My first-grade daughter came home with the assignment. Take the black-and-white printed turkey picture and decorate it however you want. Use your imagination. Make it a family project. We had five days to get the project done, including a weekend.
The unadorned turkey hung on the refrigerator all that time but it wasn’t until the night before the deadline that I really focused on it. Uh-oh. This is due tomorrow.
In place of glue, we used tape and rolled it to make it double-sided. We took beans from the cupboard and attached them for dimension.
The glitter stuck intermittently to the tape, but it added something. Our feathers were pink, so our turkey was flamboyant. We stuck on a few cotton balls, colored the rest with crayons, and put it in a plastic bag so everything would stay attached.
A few days later I arrived at school for a gratitude breakfast to kick off the start of the official Thanksgiving weekend break. When I turned the corner I saw them.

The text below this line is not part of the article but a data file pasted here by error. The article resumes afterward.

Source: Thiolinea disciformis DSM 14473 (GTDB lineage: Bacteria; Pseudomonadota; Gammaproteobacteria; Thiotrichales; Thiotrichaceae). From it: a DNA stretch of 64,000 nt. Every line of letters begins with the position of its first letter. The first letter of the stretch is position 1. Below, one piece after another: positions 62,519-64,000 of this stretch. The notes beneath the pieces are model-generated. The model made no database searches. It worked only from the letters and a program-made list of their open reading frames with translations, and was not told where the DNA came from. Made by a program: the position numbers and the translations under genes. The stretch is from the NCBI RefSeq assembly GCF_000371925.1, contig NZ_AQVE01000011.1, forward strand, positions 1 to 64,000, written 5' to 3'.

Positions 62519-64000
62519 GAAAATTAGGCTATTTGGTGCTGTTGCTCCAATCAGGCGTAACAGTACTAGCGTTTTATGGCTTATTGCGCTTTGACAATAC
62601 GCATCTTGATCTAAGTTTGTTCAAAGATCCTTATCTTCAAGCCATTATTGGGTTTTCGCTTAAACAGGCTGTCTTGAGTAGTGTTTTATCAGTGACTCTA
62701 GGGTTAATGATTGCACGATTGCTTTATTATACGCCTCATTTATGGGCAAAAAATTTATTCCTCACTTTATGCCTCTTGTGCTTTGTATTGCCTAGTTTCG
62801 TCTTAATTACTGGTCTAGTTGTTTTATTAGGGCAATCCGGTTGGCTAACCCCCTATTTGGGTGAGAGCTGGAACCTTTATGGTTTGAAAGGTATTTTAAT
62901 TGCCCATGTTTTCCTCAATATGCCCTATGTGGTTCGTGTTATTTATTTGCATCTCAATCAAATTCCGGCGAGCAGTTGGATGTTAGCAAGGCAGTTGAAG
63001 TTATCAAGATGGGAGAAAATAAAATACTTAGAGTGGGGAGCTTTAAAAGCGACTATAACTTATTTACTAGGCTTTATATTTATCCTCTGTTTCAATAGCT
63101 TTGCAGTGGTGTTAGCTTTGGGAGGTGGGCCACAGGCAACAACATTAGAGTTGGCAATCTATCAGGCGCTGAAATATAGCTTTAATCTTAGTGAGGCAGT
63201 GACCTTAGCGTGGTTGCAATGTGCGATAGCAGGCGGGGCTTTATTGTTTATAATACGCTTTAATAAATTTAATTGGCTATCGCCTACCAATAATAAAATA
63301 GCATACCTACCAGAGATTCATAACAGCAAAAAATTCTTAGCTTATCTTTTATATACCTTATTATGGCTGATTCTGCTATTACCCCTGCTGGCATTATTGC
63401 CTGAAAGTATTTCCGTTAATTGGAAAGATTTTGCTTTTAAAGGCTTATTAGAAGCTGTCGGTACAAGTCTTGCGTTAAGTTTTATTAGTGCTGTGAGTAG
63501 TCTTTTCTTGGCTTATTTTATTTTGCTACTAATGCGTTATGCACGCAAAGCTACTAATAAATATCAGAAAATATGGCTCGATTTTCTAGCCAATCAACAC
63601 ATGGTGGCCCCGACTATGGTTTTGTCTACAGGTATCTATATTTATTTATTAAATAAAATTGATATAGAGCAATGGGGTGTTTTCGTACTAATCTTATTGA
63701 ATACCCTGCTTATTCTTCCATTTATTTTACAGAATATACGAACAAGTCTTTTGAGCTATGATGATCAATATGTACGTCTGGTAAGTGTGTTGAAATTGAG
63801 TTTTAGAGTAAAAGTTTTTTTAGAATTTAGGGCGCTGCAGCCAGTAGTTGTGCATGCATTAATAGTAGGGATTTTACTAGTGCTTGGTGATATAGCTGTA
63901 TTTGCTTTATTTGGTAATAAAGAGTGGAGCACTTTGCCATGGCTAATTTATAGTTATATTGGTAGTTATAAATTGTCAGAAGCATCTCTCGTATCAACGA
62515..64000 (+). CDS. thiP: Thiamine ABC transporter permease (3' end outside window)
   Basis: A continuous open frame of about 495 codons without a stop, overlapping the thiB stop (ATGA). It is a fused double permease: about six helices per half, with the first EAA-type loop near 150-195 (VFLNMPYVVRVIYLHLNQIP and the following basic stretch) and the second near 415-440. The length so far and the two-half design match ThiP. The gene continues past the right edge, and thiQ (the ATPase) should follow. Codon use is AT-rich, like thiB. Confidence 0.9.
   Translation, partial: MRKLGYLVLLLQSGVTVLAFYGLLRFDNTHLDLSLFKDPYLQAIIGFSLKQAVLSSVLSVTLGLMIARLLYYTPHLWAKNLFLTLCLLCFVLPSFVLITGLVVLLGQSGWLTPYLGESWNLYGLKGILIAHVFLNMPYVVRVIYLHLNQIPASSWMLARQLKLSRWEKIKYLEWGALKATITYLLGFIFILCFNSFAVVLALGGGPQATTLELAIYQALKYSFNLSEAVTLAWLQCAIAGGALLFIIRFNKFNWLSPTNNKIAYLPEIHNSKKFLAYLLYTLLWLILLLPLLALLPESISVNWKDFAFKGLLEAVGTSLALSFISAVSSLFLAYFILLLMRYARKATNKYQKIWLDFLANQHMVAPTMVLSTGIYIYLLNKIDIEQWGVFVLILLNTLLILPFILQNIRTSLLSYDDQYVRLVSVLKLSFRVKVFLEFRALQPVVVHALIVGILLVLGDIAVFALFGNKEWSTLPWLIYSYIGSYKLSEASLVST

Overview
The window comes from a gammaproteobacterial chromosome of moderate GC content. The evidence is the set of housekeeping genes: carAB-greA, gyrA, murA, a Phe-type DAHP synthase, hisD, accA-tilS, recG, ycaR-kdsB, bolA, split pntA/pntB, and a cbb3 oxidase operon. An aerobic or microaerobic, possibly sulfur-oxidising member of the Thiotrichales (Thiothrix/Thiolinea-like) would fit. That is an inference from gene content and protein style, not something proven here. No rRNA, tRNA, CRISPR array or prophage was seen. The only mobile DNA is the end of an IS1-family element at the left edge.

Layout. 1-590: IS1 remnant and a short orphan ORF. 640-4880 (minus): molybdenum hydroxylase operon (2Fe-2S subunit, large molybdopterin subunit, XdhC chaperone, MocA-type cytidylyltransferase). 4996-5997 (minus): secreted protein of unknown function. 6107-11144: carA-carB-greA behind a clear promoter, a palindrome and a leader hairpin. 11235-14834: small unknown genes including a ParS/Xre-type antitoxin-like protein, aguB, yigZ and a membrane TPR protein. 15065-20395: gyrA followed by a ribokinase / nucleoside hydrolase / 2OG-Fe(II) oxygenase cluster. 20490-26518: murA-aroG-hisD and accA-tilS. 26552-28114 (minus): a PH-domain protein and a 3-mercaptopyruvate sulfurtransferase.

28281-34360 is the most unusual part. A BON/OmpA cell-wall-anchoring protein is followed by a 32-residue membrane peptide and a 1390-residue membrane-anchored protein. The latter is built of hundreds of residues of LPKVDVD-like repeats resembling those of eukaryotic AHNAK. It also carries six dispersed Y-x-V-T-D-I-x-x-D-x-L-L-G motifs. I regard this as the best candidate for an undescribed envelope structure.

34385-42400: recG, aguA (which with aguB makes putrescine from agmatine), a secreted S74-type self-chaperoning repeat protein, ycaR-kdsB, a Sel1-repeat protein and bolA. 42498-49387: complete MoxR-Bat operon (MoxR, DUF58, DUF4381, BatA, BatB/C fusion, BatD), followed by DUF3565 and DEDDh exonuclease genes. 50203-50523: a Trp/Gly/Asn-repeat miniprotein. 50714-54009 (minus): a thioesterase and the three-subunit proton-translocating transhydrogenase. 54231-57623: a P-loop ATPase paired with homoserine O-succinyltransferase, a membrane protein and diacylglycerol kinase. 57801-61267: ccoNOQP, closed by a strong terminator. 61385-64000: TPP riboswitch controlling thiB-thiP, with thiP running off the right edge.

Some of them looked like they had been designed by Ralph Lauren. One was painstakingly adorned with what looked like shimmering fish scales. And there was ours.
A real turkey.
Some of the beans and glitter had fallen off in transit, so a lot of the decoration consisted of rolled-up pieces of transparent glue. I desperately wanted the chance to take the turkey back and get a do-over to demonstrate that my daughter and I could do better.
She was oblivious. I was mortified that our improv lifestyle was put on such public display.
If you are not an artsy-craftsy kind of mom, here’s an emergency toolkit to assemble:
- Glue stick.
- Glue gun, if you’re an overachiever.
- Scissors with serrated edges.
- Construction paper.
- Remnant pieces of cloth in varying colors and textures.
To this day, I think of the words “Turkey Project” when putting something off for so long it is in danger of derail.
We may have made a mess of our turkey, but we certainly made a memory.